The Federalist co-founder Sean Davis: “Also, Mueller's view of a prosecutor's role -- to prove and declare a target's innocence, rather than to charge criminality -- is a despicable affront to the rule of law and the Constitution. Cops and lawyers don't grant innocence. It is our default legal state absent conviction.”
Fox News Radio host Guy Benson: “If he had the evidence, Mueller could have identified criminal conduct & *recommended* charges, then let DOJ decide whether OLC guidance would or would not permit those charges being filed against a sitting POTUS. Instead, he decided not to recommend anything.”
Fox News contributor Newt Gingrich: “Muller tried today to have [it both] ways. If he thought President [Trump] was guilty of something he should have said he was guilty of something. Ken Starr used the word guilty 11 times on 11 different counts in his report on President Clinton. If not guilty Trump is innocent.”
Breitbart.com White House correspondent Charlie Spiering: “Huge win for Trump: Mueller steps down, refuses to testify, states that president cannot be charged with a crime, urges Americans to secure future elections.”
Far-right blog The Gateway Pundit: “Mueller Dunks on Pelosi and Dems – Praises Attorney General Bill Barr For Releasing Entire Report in Good Faith.”
Gingrich: “In the absence of proof in America, you are innocent. Therefore, by definition, President Trump is innocent.”
Commentary Associate Editor Noah Rothman: “The impeachment case just got a lot easier to make.”
Fox Nation and Fox News Radio host Todd Starnes: “Mueller just poured gasoline on the Democrats' Impeachment fire.”
Radio host Rush Limbaugh: “He begged [Congress] to impeach. He gave them the green light. He said that’s what you people have to do.”
Fox News contributor and Townhall Editor Katie Pavlich: “Impeachment is coming.”
Former Fox News host Bill O’Reilly: “After Robert Mueller’s deflection to Congress on the obstruction issue, we can expect democrats to begin impeachment proceedings. That will harm the country economically and lead no where as the Senate will not convict.”
Fox’s Martha MacCallum and Brian Kilmeade agreed Mueller “threw some kerosene on the fire.” Fox & Friends co-host Brian Kilmeade said on his radio show Mueller “closed his office, he called it quits, but before he did it, he actually threw some kerosene on the fire and then threw the match.” Fox News anchor Martha MacCallum agreed, saying: “Absolutely, no doubt.” Kilmeade then added: “So my sense was he saw the chaos that happened after he released the report that was supposed to put a fine point on a 22-month investigation, and he made it worse.”
Fox's Lisa Boothe: “Robert Mueller is a hack. And we know that he’s a hack because he gave Democrats exactly what they wanted ... more fuel to the fire of impeachment.”
Fox host Pete Hegseth falsely claimed that Trump will “rightfully” say there was “no obstruction” and that he's “exonerated.” Mueller actually explained that he was prevented from considering charging Trump with a crime because of Department of Justice policy.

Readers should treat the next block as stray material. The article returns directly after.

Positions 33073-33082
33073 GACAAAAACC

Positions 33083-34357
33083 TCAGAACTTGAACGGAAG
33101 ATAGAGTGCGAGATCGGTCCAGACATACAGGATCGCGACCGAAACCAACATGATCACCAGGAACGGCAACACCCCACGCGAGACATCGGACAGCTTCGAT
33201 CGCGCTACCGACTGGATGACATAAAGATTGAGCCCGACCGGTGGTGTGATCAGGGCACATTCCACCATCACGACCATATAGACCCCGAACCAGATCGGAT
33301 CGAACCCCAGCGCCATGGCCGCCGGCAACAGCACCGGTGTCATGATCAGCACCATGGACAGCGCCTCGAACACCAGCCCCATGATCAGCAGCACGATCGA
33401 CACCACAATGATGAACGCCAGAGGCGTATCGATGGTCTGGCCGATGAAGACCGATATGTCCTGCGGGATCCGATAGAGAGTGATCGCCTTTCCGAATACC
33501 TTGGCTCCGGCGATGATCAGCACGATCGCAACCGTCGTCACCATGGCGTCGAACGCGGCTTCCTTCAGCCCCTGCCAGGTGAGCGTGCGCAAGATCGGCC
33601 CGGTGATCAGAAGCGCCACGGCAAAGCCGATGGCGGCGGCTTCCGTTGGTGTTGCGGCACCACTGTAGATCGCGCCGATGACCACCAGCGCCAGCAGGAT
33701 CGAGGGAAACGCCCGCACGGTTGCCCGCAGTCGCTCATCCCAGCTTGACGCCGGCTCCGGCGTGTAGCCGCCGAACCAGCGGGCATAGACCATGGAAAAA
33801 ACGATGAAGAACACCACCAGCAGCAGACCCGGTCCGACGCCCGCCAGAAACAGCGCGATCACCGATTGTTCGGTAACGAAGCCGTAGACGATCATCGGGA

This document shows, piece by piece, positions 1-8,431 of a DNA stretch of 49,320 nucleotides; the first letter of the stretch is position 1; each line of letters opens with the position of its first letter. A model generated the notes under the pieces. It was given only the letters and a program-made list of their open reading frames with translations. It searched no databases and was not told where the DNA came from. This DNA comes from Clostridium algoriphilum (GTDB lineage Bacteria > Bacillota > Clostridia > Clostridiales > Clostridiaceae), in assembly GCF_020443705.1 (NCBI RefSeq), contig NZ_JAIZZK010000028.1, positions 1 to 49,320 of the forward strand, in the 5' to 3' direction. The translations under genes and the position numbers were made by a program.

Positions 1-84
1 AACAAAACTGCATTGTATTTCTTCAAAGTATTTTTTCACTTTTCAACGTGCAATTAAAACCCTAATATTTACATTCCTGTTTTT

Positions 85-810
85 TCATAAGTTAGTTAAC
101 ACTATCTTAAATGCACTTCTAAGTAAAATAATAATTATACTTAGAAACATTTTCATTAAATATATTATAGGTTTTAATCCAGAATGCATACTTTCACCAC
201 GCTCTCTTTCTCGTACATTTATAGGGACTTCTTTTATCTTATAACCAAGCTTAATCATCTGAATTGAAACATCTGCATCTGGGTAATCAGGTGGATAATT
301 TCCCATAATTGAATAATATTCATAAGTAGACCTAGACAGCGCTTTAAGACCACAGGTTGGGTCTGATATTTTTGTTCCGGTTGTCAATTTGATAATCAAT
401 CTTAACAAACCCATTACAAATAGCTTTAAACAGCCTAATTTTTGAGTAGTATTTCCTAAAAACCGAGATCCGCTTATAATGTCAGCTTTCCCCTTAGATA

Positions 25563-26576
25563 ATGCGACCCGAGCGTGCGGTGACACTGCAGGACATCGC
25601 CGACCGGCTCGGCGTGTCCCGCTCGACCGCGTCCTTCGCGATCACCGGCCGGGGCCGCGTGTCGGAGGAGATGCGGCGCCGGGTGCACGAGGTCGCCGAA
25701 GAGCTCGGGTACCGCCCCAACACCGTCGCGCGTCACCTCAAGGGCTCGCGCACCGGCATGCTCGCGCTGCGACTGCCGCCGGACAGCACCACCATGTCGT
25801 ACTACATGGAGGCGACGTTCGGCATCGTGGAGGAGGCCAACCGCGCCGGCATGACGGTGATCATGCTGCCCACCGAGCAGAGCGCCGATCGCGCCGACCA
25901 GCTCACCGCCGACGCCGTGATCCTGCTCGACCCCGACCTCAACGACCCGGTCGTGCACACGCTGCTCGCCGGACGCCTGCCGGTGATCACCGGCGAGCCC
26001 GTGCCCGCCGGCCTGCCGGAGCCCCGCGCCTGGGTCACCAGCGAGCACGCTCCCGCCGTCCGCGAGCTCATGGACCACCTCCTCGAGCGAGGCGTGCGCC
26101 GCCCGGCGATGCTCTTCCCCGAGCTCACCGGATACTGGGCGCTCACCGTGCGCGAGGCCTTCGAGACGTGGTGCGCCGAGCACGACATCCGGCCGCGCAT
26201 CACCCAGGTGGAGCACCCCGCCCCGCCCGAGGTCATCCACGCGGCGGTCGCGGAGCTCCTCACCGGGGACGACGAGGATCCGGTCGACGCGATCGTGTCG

Wash. Examiner’s Philip Klein: “Impeachment or bust: Robert Mueller just made clear he won't give Democrats a second crack at his report through testimony.” The text of Klein’s article was more accurate than its headline, correctly noting that Mueller said the report covers everything he has to say about the investigation.
The Federalist Senior Editor Mollie Hemingway: “Multiple people at DOJ say Mueller stated that [Office of Legal Counsel] opinion had nothing to do with his decision not to charge obstruction, and report itself doesn’t make determination on obstruction, as it did on collusion. Remarks today curiously at odds with both.” While responding to a reply pointing that Mueller had set the record straight with his statement, Hemingway added that Mueller “wasn’t speaking under oath while someone who said otherwise was, so…..”
Fox contributor Jason Chaffetz: “It’s purely a guess, but from where I sit I think it was to cover his butt within his own political, social circles. … Barr was actually out there telling the truth, and it scared Mueller and his reputation. He was supposed to be the guy to get Trump, and he didn't, and he feels bad about that.”
Gingrich: “My guess is that in his social circles, people felt that he had failed to serve the worthy cause of destroying Donald Trump, and he was trying to sort of cleverly toss it to the Congress."
Boothe: “Robert Mueller gave more deference to the Russians yesterday than he did to President Trump.”
Hegseth: Mueller “went out of his way when talking about the Russians that had been indicted to say that they are innocent until proven guilty. The Russians. Which he never went out of his way to say about a sitting president.”
Gingrich: Mueller “says of the Russians they’re innocent until proven guilty, and in the next paragraph he says he can’t prove the president’s innocence. So, his standard for the American president is dramatically lower than his standard for Russians. You couldn’t have made that up.”
Fox Business devoted an entire week to debating the merits of capitalism and socialism, dominated by billionaires lecturing about the supposed evil of combating income inequality.
“What do people not understand about he's a little bit different than most people?”